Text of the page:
Saturday, August 29, 2009

I'm packing up.

I rented a u-haul and I'm taking all my snarky comments and tough cookie-ness over here, hope to see you there.

-Brass Knuckle Baker

Thursday, August 13, 2009

Hey Anthony, I have some reservations.

I finally got around to re-watching the Rust Belt episode of Anthony Bourdans No Reservations, and this time I have time to comment...

HEY! TONY! I know that you have beef with Baltimore, you know, cause when you lived here you were a raging junkie-alcoholic ass-hat with no friends but do you really need to take it out on my 'hood? 

Don't get me wrong, I love you and your delightful snarky-ness on other shows, me and the Mancub thoroughly enjoy watching No Reservations on a normal basis...but you dropped that ball this round. 

Nothing makes me want to beat you with a bottle more then watching your "rust belt" episode. I'm sure if you had given us more then 15 minutes air time you could of afforded us the luxury of leaving the areas of Baltimore that are complete shit holes, way to only film in one particular area with a not so great track record.

Aside from Chaps Pit Beef, ( delightfully stationed next to The Gold Club at 5801 Pulaski Highway...let me tell you strip clubs aren't a fun or funny the next morning when your looking for your credit card) the other two places weren't really worth mentioning. 

Mo's seafood and The Roost?!  Thanks Tony, yes that's TOTALLY where I eat... Ok I'll admit I've eaten at Mo's. It was under duress and I think I drank my meal instead of chewed but if a born and bred Maryland girl wants a crab cake the respectable thing to do is MAKE IT YOURSELF! nothing makes a crab cake better then the battle scars you get from picking 20 steamed blue crabs, caked with old don't go to Mo's. 

What about Brewers art, The Charleston, Rocket to Venus, Woodberry Kitchen, Blue Moon Cafe ( Captn' Crunch french toast anyone?!) any of the tortillarias in Baltimore's teeny tiny missions district ?! Yeah, why go any place that a Baltimore person would actually eat.

And tony, I KNOW you've been here when you were sober, there are pictures of you at sound garden to prove it, there's delicious food real close to there... I know cause I've gorged on it. 

Though, I DO give you points for not dropping in on Duff Goldman at Charm City Cakes.... Cause their cakes are way to expensive and taste disgusting... but had you SKIPPED CCC and stopped next door at the dizz you would have gotten a delicious burger..Just sayin' Tony. FAIL.

Cock sauce!

Oh my fucking god, can everyone just take a moment to bask in the glory that is Sriracha?! 

not my photo, I'm not an asshole, I just think my camera sucks ass. 

You know it - it's the asian hot sauce with the little green tip. maybe you called  it "Rooster" for the picture of the rooster on the front I personally like calling it cock sauce, I always like working a little blue especially when it comes to food. 

For some reason no matter how new the bottle is its always half used, and no matter how long you've had it you never seem to use all of it.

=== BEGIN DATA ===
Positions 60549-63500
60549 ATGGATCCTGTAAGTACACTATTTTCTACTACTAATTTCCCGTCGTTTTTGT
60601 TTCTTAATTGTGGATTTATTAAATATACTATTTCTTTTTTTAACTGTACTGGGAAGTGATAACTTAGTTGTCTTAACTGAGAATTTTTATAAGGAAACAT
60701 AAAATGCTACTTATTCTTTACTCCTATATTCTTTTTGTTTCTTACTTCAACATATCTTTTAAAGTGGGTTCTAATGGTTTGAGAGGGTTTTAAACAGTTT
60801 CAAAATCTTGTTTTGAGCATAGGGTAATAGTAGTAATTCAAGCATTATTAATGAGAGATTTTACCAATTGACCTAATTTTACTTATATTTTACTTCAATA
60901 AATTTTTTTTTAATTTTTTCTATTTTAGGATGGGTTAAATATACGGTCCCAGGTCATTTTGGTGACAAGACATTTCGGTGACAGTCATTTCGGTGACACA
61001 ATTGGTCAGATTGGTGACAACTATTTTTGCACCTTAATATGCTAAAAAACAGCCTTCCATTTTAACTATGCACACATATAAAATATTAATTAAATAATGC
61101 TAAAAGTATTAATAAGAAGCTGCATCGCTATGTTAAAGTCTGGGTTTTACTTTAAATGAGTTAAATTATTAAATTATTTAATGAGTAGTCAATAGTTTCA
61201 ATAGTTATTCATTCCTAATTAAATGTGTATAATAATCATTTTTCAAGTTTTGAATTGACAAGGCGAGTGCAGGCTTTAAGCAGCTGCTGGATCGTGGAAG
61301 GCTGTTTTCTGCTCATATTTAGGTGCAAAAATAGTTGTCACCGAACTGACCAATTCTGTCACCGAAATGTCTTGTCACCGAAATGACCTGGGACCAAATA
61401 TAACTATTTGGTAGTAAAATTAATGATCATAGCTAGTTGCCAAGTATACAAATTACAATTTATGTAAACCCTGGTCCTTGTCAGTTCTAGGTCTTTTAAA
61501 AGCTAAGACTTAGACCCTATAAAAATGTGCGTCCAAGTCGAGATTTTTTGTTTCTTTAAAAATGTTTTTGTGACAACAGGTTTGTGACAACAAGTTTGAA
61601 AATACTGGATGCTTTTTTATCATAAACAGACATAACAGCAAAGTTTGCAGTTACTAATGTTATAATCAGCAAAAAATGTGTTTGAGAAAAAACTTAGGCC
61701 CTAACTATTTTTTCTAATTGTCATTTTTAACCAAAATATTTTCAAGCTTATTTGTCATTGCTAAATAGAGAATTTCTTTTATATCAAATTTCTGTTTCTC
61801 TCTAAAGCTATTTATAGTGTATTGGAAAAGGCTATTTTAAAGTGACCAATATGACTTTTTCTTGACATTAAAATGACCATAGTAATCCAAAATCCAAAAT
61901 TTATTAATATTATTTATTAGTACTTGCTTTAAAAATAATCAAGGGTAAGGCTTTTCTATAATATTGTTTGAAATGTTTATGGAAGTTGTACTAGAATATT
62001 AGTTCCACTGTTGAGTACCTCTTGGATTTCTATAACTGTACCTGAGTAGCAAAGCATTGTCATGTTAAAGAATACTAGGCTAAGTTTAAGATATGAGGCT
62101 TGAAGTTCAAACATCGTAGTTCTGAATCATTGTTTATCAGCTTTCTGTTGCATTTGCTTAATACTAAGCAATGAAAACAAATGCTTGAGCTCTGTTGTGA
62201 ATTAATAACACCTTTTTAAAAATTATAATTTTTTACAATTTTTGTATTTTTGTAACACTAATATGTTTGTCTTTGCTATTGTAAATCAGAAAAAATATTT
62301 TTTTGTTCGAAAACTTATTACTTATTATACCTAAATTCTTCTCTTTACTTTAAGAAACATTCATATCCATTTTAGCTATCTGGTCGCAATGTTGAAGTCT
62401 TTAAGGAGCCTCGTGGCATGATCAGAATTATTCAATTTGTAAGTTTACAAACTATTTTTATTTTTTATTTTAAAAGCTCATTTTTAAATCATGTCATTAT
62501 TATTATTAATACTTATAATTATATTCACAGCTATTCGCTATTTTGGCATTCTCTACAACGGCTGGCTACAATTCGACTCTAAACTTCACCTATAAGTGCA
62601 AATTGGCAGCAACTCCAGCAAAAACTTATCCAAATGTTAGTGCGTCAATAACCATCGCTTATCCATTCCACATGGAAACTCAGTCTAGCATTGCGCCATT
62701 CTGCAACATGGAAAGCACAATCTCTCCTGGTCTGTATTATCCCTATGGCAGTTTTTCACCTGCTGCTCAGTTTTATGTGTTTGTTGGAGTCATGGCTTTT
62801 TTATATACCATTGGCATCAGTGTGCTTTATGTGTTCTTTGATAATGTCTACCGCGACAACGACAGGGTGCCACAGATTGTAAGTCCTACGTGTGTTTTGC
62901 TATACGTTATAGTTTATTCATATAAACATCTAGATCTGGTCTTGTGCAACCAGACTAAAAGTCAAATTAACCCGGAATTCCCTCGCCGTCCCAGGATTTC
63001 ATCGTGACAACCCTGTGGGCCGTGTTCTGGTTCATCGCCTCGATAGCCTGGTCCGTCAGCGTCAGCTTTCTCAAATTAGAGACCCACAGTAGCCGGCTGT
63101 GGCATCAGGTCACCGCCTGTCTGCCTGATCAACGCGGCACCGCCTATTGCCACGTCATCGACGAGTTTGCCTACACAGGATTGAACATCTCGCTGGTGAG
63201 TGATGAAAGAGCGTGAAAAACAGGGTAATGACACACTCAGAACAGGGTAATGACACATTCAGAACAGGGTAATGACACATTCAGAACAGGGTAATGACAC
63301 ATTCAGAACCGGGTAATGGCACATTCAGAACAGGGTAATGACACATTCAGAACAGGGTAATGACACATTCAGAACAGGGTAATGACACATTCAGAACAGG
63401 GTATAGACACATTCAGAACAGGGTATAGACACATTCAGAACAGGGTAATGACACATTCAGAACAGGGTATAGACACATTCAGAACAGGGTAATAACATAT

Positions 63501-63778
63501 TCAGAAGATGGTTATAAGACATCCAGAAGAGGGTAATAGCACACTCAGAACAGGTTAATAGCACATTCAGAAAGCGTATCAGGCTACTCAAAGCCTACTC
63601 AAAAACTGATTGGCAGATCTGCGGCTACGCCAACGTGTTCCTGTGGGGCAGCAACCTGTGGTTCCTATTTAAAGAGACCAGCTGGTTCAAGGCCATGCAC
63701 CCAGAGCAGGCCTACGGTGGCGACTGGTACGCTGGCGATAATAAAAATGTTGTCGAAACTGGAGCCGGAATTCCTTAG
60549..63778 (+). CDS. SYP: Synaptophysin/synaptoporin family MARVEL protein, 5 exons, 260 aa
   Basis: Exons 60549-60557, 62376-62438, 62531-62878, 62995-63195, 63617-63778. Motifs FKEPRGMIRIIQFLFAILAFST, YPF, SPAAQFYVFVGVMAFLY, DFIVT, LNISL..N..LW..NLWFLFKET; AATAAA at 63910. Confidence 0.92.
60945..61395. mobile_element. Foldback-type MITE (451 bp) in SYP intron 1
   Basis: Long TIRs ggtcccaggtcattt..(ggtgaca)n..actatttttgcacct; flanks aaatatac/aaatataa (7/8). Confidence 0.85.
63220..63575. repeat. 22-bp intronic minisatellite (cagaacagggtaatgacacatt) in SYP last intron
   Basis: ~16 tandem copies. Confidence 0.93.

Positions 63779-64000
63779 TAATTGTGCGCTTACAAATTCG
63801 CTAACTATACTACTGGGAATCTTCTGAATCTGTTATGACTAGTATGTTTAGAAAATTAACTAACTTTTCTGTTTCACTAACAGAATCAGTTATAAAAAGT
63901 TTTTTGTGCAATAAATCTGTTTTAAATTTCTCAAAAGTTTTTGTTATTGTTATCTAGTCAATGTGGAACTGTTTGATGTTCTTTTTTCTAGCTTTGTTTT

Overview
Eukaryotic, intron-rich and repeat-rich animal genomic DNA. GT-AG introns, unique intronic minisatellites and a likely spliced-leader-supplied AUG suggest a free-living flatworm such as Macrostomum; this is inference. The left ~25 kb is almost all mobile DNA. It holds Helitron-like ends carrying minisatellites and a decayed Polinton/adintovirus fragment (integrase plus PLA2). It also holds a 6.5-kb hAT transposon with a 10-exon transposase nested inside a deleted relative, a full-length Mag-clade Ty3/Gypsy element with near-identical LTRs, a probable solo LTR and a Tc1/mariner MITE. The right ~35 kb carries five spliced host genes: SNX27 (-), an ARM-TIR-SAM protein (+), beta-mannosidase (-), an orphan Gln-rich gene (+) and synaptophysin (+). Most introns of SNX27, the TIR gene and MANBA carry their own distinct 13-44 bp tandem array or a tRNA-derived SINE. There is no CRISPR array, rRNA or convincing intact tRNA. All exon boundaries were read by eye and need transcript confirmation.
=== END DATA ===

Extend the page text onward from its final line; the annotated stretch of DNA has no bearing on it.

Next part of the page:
I don't know what it is about sriracha that makes me want to put it on everything. Everything, I say, from fried eggs tomac-n-cheese to sandwiches.. burns like the devils hands. 

but let me tell you, burning off all your taste buds never felt so freakin' good. 

Tuesday, August 4, 2009

When life hands you apples...

Make apple tarts! Or rather apple galettes because sometimes I just don't feel like making pretty pastries *gasp!* yes I know, I'm all about the aesthetics but sometimes quick and rustic is better then painstakingly beautiful. 

Mancub and I bought apples at a green market, thinking we were getting super delicious and portable snacks, Think again! They were much to tart to eat on their lonesome, so they've been sitting in our fridge looking sad and unloved. So I figured I would show them love, by chopping them up and cooking them. 

First come first the pie crust! 
Now usually I'm a fan of using lard for making pie crusts, it's how my grandma taught me so that how I like it. But for some reason Superfresh AND Giant don't carry it wft super-market?! So I surrendered and decided to go to my butter pie crust recipe standby. 


8 tablespoons chilled butter
1 cup flour
1/2 teaspoon salt (For the apple tart I omit the salt and add a handful of grated or finely shopped parmesan cheese)
1/4 cup ice water

4 apples, peeled cored and thinly sliced
2 tablespoons butter, cut in small pieces 
1/4 teaspoon cinnamon 
1/8 cup sugar


Place butter in freezer for 15 minutes. When ready to use, remove and cut both into small pieces.

In the bowl of a food processor, combine flour and salt(or cheese) by pulsing 3 to 4 times. Add butter and pulse 5 to 6 times until texture looks mealy.

 Remove lid of food processor and spritz surface of mixture thoroughly with water. Replace lid and pulse 5 times. Add more water and pulse again until mixture holds together when squeezed. 

Place mixture in large zip-top bag, squeeze together until it forms a ball, and then press into a rounded disk and refrigerate for 30 minutes or until ready to roll out. 

Roll out the dough and put into a cake pan( YES a CAKE PAN), don't bother about the overhang, you'll be folding it over in the end.

after rolling out the dough everything is easy-peasy, place apple slices in the pan as orderly or haphazardly as you wish, remember messy pies taste just as good as picture perfect ones! 

Top with sugar, cinnamon and dot with butter. Fold the extra pie dough over the edges and get ready to bake.